Vall: Mr President these are relative figures and we can talk also about the other side, the empty side of the cup.
We still have almost a fifth of the population under the poverty line; still have as I said homelessness in Uganda, a lot of lack of sanitation and infrastructure but let’s move forward…
Museveni: Before we leave that, the people under poverty in 1990 were 56 per cent. The ones now under poverty are 19 per cent. Yes that is one fifth, but we have covered the four fifth…so if your mathematics is working well then it should help you.
Vall: I hope Uganda has done similar progress on other fronts…let’s talk about the political side, the freedom side. Human Rights Watch in its latest report criticised Uganda government’s dealings in terms of human rights; suppression of free speech, putting dissidents in jail.
We have the case of Stella Nyanzi, who is still in jail because she expressed herself and we have the opposition leader, who has been in jail several times and we have the government cracking down on opponents and preventing people from rallying freely. By law, more than five people should have the agreement of the police before they can express themselves in the state.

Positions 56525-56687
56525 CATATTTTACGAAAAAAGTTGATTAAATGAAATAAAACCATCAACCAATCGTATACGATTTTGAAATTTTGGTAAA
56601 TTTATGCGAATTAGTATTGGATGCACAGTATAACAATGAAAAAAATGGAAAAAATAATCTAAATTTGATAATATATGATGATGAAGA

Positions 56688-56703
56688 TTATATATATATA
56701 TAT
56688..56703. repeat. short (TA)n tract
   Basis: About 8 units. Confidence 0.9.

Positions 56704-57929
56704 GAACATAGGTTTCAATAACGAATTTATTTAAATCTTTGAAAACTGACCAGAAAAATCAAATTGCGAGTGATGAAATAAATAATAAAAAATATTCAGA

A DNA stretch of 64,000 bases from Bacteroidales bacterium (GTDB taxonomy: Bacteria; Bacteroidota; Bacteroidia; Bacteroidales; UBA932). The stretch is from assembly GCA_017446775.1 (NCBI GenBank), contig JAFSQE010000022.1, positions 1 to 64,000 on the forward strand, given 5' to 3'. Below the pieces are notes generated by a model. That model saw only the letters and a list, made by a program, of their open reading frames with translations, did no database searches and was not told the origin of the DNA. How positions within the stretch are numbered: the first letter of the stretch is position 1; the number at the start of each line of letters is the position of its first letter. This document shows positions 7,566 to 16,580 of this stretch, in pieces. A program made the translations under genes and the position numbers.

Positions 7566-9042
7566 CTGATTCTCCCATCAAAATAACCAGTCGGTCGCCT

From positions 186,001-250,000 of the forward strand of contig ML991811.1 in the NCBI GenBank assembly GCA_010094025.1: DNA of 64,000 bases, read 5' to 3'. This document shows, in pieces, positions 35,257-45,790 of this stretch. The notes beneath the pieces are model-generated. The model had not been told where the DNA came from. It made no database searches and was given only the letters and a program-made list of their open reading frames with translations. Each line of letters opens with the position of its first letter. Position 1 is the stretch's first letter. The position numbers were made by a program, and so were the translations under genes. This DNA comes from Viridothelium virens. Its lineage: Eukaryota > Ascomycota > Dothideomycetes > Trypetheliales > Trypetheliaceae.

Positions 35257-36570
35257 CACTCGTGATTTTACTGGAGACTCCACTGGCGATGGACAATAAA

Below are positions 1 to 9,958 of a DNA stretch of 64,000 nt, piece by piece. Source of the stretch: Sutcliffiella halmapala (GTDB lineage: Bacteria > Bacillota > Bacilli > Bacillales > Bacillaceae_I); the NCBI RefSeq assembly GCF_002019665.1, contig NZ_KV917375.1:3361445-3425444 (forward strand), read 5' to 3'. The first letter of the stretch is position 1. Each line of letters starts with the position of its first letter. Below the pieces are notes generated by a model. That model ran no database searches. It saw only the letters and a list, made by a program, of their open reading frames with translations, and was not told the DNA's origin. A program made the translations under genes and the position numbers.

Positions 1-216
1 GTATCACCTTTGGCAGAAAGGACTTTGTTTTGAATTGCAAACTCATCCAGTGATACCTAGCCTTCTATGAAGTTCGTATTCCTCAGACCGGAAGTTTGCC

Museveni: Uganda is one of the most democratic countries in the world. In terms of free speech, we have something like 250 private radios, which say whatever they want.
We have so many television stations- private; I don’t know how many you have here in Qatar, private ones. I don’t know you could tell me. I only see Al-Jazeera but for us we have so many.
The empowerment of women; we got so many women compared to so many countries in leadership.
Vall: Why is Stella Nyanzi in jail just because she expressed herself?
Museveni: Well, if you are an activist and you commit an offence…because you enjoy rights, you must also respect the rights of others.
You cannot trample on the rights of others and you say it is my right to abuse other people, to insult other people, no.